is Now a Greater Conversational Taboo Than Death or Serious Illness
More of us, meanwhile, would be happy to chat over dinner about death or serious illness than about our Facebook profile or number of Twitter followers, according to the poll of 1,000 Americans conducted by Zogby Analytics on behalf of Living MacTavish (www.livingmactavish.com), a lifestyle website that advises on stylish entertaining, fashion, food and drink.
More of us, reveals the poll, would be okay about discussing the state of our marriage/relationship – or, indeed, what contraception we use – than the state of our finances.
“The sex lives of those present” and “My income” topped the list of taboo conversation topics at a typical, mixed sex dinner party, well ahead of such traditional taboos as religion and politics.
“Discussing politics or religion at a dinner party was once the height of bad manners,” says Susan MacTavish Best, founder of Living MacTavish, and a renowned entertainer, cook, hostess and lifestyle guru.
These days, however, it seems that discussing your income or personal finances is far more off-limits than either.
MacTavish Best is on a mission to persuade Americans to entertain more – to unplug, unwind and to meet up more often for old-fashioned, face-to-face conversation instead of endless texting, Tweeting and Facebooking. “I want to save the world one dinner party at a time,” she said. “As part of that, I first want to help folks understand some of the do’s and don’ts of good dinner party conversation.”
Also as part of this mission, MacTavish Best ran a pop-up store in the chic SOHO neighbourhood of New York, where, by day, she sold the contents of her eclectic San Francisco home, while, by night, she hosted a series of private dinners and concerts for invited guests. The pop-up store remains open online at http://popupshop.livingmactavish.com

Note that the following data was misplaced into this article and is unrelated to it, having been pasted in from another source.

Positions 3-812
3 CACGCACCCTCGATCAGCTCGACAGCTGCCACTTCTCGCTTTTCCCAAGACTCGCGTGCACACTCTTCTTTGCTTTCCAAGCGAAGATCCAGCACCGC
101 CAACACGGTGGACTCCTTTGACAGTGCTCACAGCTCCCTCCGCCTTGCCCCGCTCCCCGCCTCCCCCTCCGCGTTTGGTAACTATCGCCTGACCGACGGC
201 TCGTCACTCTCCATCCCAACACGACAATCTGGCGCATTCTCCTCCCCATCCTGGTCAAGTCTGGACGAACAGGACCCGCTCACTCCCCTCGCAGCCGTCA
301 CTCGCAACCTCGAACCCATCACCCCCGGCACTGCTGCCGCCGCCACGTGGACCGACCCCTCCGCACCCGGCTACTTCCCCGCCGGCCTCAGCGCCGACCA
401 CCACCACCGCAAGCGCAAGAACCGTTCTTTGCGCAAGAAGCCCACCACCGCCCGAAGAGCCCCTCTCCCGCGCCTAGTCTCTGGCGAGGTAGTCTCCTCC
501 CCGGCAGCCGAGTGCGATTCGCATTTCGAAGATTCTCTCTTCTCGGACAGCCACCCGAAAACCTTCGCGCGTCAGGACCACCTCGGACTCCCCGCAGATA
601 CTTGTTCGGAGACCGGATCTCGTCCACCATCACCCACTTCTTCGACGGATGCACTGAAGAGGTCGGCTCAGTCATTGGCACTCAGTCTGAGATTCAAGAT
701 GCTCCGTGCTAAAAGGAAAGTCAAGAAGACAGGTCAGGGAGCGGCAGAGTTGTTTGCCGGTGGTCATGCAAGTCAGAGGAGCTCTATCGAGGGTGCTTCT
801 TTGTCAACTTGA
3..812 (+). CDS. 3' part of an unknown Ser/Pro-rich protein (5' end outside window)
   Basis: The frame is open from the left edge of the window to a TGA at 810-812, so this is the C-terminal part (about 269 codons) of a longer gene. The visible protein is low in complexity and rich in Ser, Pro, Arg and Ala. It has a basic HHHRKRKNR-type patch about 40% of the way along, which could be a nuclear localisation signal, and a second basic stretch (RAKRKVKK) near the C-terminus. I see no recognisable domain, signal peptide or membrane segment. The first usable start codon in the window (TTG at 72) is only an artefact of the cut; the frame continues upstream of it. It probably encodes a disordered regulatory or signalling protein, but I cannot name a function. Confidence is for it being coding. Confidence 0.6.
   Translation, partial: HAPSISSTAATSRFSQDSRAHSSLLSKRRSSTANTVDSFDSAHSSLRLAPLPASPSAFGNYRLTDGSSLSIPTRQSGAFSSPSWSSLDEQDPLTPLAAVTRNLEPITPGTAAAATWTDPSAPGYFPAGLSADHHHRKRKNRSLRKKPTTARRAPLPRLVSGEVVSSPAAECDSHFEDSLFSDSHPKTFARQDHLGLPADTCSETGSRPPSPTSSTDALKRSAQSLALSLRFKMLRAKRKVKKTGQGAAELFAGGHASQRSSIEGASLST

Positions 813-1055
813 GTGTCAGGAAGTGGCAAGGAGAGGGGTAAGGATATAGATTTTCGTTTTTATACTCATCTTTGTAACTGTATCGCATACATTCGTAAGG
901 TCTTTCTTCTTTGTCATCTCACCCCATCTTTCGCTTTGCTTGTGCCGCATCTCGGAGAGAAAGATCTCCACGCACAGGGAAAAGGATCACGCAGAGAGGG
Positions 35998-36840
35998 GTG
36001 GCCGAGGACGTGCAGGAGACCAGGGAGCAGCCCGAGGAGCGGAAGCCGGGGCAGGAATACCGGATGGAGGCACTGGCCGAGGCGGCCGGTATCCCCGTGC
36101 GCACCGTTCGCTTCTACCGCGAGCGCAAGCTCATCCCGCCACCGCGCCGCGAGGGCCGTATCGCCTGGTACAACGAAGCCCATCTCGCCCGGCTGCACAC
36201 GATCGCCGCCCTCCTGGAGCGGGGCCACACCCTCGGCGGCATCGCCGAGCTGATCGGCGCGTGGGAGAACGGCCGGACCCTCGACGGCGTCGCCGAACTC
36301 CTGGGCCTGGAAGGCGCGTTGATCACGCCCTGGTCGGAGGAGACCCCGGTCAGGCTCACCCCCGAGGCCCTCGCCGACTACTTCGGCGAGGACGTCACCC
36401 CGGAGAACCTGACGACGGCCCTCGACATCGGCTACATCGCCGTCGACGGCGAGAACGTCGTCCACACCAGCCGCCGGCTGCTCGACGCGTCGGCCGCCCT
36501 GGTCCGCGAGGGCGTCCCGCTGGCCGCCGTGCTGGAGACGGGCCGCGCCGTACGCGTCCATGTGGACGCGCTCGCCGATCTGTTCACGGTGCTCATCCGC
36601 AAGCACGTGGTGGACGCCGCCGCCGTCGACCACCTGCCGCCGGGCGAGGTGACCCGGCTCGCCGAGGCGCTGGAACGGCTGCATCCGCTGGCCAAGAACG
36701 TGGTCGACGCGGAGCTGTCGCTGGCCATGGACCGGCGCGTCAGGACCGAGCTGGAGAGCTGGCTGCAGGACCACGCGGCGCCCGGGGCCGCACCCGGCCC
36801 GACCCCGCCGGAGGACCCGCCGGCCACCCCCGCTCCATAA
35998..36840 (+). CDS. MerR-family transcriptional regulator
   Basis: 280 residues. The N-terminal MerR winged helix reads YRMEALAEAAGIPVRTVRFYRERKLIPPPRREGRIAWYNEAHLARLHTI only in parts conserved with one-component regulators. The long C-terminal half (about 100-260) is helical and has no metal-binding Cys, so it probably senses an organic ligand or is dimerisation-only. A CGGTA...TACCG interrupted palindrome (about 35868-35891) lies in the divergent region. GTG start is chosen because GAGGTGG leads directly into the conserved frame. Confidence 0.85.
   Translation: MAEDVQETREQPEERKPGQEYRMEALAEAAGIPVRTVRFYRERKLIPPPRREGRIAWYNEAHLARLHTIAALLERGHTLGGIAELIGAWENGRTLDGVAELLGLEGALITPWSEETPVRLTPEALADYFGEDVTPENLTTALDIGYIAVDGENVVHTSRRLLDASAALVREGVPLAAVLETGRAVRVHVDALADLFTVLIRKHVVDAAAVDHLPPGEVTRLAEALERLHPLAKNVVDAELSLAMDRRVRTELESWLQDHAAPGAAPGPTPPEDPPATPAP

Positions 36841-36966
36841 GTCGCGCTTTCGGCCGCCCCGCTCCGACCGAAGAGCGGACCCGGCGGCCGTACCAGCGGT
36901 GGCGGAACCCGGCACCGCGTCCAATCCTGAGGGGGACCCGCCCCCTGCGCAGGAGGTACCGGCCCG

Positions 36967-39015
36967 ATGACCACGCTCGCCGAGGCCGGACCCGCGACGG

Emily Post, the great arbiter of American manners in the first half of the last century, advised readers of her influential 1922 book on etiquette not to hold forth in polite conversation on the “ills, misfortune or other unpleasantness’s”.
Such advice, however, might fall on deaf ears today, judging from the poll’s finding that more Americans in 2013 would prefer to avoid talking about either “My Facebook or online dating profile (22%) or about “How many Facebook friends/Twitter followers I have” than are troubled by the thought of discussing either “Death” (19%) or “Serious sickness/ill-health” (18%).
“One way of looking at the results is that surprisingly few topics are completely off-limits,” says MacTavish Best. “After all, even two out of five people are happy to chat about the most taboo subject – the sex lives of those present.”
On the other hand, Americans are far more inhibited – or, alternately, more polite and considerate – than the British. In a similar poll conducted in the UK last year, the percentage of Brits reluctant to discuss very similar subjects was far smaller – roughly half in many cases – than the equivalent percentage of Americans.
Only 32% of Brits, for example, would prefer to avoid discussing “My sex life”, compared to almost twice the percentage of Americans (59%) who would avoid similar territory. Over half of Americans (53%) would rather not discuss “My income” compared to only a quarter (25%) of Brits who would avoid it.
Meanwhile, almost three times as many Brits (39%) as Americans (14%) would be happy to discuss anything on the list of otherwise taboo subjects.
Methodology: Zogby Analytics was commissioned by Living MacTavish to conduct an online survey of 1,000 adults in the US. The survey was conducted on 11/14/2013. Using information based on census data, voter registration figures, CIA fact books and exit polls, Zogby used complex weighting techniques to best represent the demographics of the population being surveyed.
Susan MacTavish Best is a renowned entertainer, salonista, blogger, cook, and collector of curios. “Susan is Martha Stewart meets the Royal Tenenbaums for the digital set”, was how one friend put it recently in The San Francisco Chronicle. Others call her just the “Martha Stewart of Silicon Valley”.